How to Break into the Crowdfunding Niche

Stock image of money falling around young man

Money from HeavenIn 2013, three million people pledged $480 million dollars to Kickstarter, the world’s largest funding platform for creative projects like films, music, art, theatre, games, comics, and more. Nearly 20,000 projects were successfully funded on Kickstarter, which shows that crowdfunding is a viable way for entrepreneurs to raise capital and start businesses of all kinds.

The people who run campaigns on Kickstarter and other crowdfunding platforms are all potential clients for you. They need to use the written word to persuade people to give them money.

The only thing that’s stopping them from hiring you is that they don’t know you’re the answer to their problems. You have to help them understand what you can do for them.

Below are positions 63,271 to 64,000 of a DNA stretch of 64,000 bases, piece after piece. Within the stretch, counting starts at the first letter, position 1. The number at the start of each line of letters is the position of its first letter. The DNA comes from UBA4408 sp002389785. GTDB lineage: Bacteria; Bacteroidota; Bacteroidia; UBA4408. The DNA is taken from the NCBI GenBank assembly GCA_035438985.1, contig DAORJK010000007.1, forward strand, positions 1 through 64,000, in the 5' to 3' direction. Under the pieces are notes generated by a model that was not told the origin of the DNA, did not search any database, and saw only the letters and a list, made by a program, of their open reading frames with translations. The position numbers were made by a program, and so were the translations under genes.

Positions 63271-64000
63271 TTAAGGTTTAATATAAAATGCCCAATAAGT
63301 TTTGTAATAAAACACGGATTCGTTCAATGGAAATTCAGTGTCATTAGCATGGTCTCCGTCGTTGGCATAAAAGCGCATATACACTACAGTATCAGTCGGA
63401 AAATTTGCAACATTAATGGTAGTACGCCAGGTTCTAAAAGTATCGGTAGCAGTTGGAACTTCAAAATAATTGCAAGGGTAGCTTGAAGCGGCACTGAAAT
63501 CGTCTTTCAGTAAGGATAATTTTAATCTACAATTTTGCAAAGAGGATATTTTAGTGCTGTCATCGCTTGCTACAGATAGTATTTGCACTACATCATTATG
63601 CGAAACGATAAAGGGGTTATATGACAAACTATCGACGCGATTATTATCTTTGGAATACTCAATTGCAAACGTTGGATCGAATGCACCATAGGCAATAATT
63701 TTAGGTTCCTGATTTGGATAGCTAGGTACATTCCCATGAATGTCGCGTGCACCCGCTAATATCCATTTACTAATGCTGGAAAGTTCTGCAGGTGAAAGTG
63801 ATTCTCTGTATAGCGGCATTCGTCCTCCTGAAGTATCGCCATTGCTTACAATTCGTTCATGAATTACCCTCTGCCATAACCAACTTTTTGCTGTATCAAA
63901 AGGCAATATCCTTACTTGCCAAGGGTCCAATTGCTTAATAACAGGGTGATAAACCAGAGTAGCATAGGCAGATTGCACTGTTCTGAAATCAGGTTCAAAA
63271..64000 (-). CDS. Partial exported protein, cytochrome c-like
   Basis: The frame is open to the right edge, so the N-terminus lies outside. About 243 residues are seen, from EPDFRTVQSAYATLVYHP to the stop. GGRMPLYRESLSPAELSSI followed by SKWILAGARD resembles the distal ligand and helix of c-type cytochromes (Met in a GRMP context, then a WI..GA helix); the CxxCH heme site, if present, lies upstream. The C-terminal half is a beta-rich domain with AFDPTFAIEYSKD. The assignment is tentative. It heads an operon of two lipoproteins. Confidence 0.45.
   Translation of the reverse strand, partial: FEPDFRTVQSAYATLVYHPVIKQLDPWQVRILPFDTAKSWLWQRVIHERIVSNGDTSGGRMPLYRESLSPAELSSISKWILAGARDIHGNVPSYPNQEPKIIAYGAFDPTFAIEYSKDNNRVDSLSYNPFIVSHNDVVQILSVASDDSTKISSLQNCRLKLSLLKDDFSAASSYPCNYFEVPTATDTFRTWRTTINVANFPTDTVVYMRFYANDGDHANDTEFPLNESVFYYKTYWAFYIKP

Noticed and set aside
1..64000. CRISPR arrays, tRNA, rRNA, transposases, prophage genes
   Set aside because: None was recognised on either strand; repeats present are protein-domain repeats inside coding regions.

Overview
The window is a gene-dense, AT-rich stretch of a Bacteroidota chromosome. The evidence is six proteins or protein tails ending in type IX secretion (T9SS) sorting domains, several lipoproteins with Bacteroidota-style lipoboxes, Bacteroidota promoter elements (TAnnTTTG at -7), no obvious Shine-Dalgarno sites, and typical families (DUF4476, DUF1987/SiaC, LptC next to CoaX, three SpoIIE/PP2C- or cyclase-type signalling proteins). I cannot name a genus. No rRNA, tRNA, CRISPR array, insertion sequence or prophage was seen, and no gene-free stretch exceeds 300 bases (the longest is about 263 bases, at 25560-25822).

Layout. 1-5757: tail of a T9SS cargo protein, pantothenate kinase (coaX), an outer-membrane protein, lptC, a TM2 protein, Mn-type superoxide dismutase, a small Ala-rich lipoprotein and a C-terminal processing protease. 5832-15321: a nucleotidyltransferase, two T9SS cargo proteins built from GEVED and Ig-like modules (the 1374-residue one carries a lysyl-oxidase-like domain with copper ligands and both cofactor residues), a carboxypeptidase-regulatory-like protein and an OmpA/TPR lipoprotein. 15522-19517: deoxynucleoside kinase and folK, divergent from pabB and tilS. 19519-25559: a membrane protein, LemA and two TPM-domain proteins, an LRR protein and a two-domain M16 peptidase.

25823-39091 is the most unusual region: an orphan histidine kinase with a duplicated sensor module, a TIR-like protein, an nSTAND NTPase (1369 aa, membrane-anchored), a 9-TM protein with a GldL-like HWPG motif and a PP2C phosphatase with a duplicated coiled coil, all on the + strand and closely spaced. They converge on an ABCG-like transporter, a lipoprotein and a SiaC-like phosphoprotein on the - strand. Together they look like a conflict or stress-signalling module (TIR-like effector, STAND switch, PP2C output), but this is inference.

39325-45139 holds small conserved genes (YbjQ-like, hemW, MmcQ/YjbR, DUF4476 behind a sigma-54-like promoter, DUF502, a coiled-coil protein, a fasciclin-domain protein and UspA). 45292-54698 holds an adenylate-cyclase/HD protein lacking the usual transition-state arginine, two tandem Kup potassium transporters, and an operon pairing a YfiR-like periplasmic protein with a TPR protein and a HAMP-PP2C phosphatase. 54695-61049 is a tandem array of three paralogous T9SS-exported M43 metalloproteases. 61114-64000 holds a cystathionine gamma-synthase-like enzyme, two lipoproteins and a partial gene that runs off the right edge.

Crowdfunding is a great service to offer as a copywriter

Not every business owner is aware that they need to hire a copywriter — many have never even heard the term “copywriter.” But, they do know they need money to get their ideas off the ground. The problem is, even though thousands of projects get funded, over 60% of crowdfunding projects fail.

That’s where you come in. Using your persuasive writing skills (not to mention your skill with video scripts, SEO optimized content, clickable social media posts, grants, landing pages, and all the other tricks up your web-writing sleeve), you can be the one who steps in and ensures a successful campaign.

This article will show how copywriters can successfully add crowdfunding to their list of services.